Yes, I did. It flowered on eye-level, because of that... But we had a very dry growing and flowering season, so alas not much of a sea of flowers. Just a few.
My top soil is only 40-60cm above 5m of boulder-clay. No water comes from below.
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Reply #6 of 7 posted 26 FEB by delaney
Thanks Jay Jay that helps. Cheers.
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Reply #7 of 7 posted 26 FEB by delaney
post deleted by user
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Discussion id : 102-073
most recent 23 FEB SHOW ALL
 
Initial post 6 JUL 17 by DLEverette_NC_Zone7b
My GJ is being very stingy. Last year (first full season) I tried to grow it as a shrub rose and it didn't produce a flush but once. This year, I decided to let it grow as a climber so I could bend the canes to get more blooms. It did the same thing as last year - It bloomed once in March and just grows and grows without producing more blooms.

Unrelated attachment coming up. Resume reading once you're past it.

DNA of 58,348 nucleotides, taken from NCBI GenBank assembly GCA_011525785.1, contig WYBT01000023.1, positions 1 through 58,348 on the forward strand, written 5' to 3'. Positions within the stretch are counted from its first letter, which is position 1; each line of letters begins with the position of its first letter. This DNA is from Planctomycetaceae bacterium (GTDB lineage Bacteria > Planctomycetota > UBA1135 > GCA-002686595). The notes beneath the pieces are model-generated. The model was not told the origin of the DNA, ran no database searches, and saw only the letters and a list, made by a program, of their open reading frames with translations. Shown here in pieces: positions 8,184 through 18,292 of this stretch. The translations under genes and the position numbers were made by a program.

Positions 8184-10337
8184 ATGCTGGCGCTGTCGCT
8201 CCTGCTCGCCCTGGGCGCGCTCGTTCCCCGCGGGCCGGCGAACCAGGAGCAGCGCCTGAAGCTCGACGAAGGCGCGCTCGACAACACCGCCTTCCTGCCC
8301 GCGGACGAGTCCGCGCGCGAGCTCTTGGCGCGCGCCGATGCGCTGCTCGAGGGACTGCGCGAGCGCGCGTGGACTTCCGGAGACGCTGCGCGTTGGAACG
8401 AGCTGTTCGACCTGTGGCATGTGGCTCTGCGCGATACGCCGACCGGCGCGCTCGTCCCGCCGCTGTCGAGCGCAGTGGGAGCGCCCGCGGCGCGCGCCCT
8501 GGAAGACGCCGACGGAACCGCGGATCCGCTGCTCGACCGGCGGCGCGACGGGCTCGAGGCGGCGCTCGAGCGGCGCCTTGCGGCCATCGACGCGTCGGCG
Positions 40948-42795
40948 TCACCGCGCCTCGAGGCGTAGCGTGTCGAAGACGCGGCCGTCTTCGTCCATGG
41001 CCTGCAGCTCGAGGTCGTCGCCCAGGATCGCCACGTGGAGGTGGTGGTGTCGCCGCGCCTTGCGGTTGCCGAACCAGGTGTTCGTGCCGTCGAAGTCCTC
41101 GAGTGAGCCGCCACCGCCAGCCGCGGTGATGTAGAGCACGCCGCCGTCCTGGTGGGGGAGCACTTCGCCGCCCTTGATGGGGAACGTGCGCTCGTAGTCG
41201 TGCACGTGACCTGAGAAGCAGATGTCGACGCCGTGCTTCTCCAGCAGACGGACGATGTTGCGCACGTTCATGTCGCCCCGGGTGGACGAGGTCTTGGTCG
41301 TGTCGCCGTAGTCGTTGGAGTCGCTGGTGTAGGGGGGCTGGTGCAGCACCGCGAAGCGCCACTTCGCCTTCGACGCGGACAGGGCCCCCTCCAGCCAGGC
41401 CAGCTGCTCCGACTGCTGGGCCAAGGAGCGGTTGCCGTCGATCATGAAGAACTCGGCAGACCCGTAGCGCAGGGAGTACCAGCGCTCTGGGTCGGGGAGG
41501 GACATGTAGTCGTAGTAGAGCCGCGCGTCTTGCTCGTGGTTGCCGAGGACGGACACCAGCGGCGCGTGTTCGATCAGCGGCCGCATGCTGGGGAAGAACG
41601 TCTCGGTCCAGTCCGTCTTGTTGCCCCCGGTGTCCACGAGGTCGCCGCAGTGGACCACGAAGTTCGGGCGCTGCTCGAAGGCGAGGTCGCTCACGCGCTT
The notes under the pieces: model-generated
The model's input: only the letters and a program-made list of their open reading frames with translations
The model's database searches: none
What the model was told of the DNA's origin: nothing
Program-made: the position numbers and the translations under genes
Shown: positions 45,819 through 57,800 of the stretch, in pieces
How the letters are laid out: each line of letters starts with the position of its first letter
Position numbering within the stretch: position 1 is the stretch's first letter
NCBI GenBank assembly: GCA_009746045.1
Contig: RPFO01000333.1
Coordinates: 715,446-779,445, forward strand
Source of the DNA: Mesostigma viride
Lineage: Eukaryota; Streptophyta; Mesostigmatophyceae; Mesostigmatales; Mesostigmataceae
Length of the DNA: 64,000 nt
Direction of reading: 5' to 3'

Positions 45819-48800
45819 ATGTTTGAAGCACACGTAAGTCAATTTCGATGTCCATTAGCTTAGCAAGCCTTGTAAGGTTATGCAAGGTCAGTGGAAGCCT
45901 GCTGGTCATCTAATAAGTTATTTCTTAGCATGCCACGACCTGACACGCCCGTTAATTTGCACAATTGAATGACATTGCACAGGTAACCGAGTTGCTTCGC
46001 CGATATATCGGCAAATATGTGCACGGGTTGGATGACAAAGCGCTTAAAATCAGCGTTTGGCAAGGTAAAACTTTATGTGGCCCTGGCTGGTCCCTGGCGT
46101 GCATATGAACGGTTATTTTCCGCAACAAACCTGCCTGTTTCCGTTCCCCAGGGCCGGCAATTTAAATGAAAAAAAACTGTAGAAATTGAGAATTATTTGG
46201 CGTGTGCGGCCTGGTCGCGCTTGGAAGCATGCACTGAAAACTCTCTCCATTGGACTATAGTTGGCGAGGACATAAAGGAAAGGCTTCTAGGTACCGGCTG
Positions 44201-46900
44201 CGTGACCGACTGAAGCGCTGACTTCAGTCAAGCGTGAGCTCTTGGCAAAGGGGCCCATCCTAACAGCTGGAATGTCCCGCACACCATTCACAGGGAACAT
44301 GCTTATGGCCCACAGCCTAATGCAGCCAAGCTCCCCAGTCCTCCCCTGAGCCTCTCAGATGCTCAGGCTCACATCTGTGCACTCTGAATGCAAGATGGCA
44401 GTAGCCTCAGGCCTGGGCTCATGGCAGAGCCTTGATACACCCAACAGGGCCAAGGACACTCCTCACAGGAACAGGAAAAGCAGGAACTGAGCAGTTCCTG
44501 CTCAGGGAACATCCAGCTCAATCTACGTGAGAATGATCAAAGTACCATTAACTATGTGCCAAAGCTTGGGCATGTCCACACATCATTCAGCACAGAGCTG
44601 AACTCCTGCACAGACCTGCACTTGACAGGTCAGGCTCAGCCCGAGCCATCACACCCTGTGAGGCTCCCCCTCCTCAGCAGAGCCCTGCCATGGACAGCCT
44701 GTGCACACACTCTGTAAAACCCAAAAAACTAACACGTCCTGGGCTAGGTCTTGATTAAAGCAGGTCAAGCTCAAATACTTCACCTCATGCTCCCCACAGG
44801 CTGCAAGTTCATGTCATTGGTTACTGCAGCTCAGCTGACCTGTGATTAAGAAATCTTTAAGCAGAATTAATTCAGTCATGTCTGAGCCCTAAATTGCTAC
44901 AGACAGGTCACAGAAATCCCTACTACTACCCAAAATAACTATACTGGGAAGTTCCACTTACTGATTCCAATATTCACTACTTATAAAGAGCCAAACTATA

I don't know what I'm doing wrong here. It's a fantastic rose when it's in bloom, but it's not repeating very well at all for me. Any idea what might be wrong?
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Reply #1 of 30 posted 6 JUL 17 by Andrew from Dolton
This rose never did well for me. However, last autumn I gave it a dressing of lime as my soil is rather acidic. I also gave it the absolute minimum of pruning. This year it is flowering better although because of the cool summers in my location it never grows more than 1 metre high, it is on laxa rootstock not 'Dr Huey'.